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neuroanatomist

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Re: Does Canon really have a Flagship Stills Camera?
« Reply #84 on: April 21, 2013, 01:23:57 PM »
... it's the ability of that physically larger sensor to collect more total light than an APS-C sensor that leads to the better high ISO performance.

Wrong. It's the larger photo-sites of the sensor. If you should make an 8MP APS-C sensor using the same technology as that of the sensor in the 1DX/5D3/6D, then you'll get the same "better" high-ISO performance.

Buzzzz.  Wrong.  Thanks for playing, try again next time.  The 5DII and 50D are of a similar tech (and the 50D has the advantage of gapless microlenses) - but even if the 50D were only 8 MP, the 5DII would still blow it out of the water for ISO performance.

A 50mm f/1.0 lens mounted on a 300D "gathers" the same amount of light as when it is mounted on a 1DX.

Sure. Is the 300D's sensor exposed to the same amount of that light as the 1D X's sensor? 
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TrumpetPower!

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Re: Does Canon really have a Flagship Stills Camera?
« Reply #85 on: April 21, 2013, 01:25:08 PM »
Pop quiz. Which gathers more light: a 1DX with a Canon 50mm f/1.0 L mounted to it, or the Hubble with its distinctively unimpressive f/24 aperture? (57.6m focal length / 2.4m aperture) Which is going to generate the images with the least noise?

You are comparing lenses, not cameras. A 50mm f/1.0 lens mounted on a 300D "gathers" the same amount of light as when it is mounted on a 1DX.

The lens may well gather the exact same amount of light regardless of what, if anything, is attached to the rear mount.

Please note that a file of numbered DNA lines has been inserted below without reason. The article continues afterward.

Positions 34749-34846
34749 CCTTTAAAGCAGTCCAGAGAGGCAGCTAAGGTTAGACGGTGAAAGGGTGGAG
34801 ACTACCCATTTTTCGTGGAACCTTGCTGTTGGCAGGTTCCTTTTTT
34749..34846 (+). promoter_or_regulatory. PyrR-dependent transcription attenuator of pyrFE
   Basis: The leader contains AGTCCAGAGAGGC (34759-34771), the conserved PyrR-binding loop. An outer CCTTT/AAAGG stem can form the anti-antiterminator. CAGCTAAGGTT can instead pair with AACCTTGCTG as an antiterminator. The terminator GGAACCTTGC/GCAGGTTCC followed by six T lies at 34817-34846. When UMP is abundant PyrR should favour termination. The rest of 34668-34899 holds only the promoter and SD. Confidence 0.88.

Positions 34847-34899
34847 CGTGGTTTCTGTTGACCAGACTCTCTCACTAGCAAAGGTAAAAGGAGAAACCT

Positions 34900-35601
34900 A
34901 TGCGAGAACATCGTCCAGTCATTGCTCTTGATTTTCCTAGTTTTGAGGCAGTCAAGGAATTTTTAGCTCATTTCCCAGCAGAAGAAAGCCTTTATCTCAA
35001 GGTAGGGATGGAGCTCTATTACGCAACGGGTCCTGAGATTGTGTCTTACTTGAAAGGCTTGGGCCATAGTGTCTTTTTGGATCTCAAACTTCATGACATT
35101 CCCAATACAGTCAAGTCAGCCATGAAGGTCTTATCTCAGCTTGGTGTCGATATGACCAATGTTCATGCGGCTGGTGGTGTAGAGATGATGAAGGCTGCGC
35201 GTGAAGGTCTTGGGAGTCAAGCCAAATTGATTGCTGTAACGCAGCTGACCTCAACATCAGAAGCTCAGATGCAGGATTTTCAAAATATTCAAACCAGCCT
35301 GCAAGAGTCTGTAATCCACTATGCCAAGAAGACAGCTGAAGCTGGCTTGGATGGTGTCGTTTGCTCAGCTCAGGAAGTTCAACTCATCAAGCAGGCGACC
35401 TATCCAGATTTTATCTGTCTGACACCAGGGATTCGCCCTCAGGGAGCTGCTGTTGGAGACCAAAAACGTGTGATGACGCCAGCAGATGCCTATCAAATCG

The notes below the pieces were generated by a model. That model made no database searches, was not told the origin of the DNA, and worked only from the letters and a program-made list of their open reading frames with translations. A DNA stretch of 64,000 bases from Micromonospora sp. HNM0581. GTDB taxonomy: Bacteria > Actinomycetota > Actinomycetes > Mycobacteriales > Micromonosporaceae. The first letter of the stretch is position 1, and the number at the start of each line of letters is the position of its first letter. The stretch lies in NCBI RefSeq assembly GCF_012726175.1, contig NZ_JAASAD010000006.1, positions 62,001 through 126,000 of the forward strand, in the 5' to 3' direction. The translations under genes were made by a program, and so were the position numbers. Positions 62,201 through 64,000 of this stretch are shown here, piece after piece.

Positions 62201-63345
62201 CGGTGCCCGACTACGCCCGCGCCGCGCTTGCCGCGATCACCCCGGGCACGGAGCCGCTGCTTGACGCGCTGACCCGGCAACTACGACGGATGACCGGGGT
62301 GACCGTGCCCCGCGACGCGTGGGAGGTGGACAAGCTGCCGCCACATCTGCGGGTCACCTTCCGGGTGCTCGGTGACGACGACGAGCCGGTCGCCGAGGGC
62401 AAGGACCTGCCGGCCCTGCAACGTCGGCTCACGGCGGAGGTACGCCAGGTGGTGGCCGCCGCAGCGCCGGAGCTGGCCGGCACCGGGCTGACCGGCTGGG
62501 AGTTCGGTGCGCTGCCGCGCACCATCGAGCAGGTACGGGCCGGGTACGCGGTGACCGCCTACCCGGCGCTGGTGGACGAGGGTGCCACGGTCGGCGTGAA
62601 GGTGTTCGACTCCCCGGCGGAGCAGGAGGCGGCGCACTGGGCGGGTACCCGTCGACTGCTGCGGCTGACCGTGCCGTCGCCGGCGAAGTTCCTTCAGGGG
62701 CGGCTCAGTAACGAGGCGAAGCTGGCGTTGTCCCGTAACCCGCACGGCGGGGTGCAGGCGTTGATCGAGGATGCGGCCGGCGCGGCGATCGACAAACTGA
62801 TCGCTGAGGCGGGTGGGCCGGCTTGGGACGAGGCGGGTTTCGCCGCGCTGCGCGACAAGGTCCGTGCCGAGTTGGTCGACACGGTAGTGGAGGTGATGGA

But that's completely irrelevant when what actually is attached to the rear amount throws away half of the light that the lens gathers.

Or are you somehow under the mistraken impression that every APS-C camera has an invisible Metabones Speed Booster attached to it? You do know that the "crop" part of "crop sensor camera" means that the borders get cropped away and the light that the lens would have projected onto them gets absorbed by the black interior of the camera, don't you?

Cheers,

b&

kyamon

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Re: Does Canon really have a Flagship Stills Camera?
« Reply #86 on: April 21, 2013, 03:51:28 PM »
It appears that this discussion is taking off into a somewhat different direction than the OP had intended... But talking about noise performance on different (size) sensors is also interesting, even if a bit off-topic.
Now, I am not an expert in any of this, but reading the last few posts makes quite obvious that few, if any, of the last posters are, either. Just a few points/thoughts:

First: an APS-C sensor is smaller than a FF sensor, and thus a lower amount of light hits the total sensor surface. However, the framing is also different, and the image from the APS-C sensor has exactly the same size on the FF sensor because that is defined by the lens, not the sensor. Consequently, the amount of light per unit surface is the same on both sensors, and the noise performance can not depend on the sensor size.

Second: Noise comes from the physical, chemical, and electrical properties of the sensor - or of each individual pixel, to be more specific. A photon hitting a section in the CMOS-chip promotes an electron to the conduction band, thus leading to a measurable current. Occasionally some other effect leads to current, producing dark counts. The current that is collected from the chip needs to be amplified, and the degree of amplification is set (in a camera) by the ISO speed. The amount of dark counts remains the same, but if pictures are taken in low light then the ratio between dark counts and "real counts" gets worse. Since the amplification process does not distinguish between the two types of currents, high ISO leads to more noise. The number of dark counts can either be constant for any single pixel, or a constant of the surface. I personally don't know which one it is, but they lead to different results if we then compare different sensors.

If we have a constant number of dark counts per pixel, then obviously we get lower noise in low-MP sensors of a given size) since there the amount of photons hitting each pixel is larger (as the pixels are larger), and the ratio of good/bad electrons is better. In the extreme case of one single pixel we would have the lowest absolute rate of dark counts, and thus the highest IQ (OK, the term "image" becomes questionable here...)...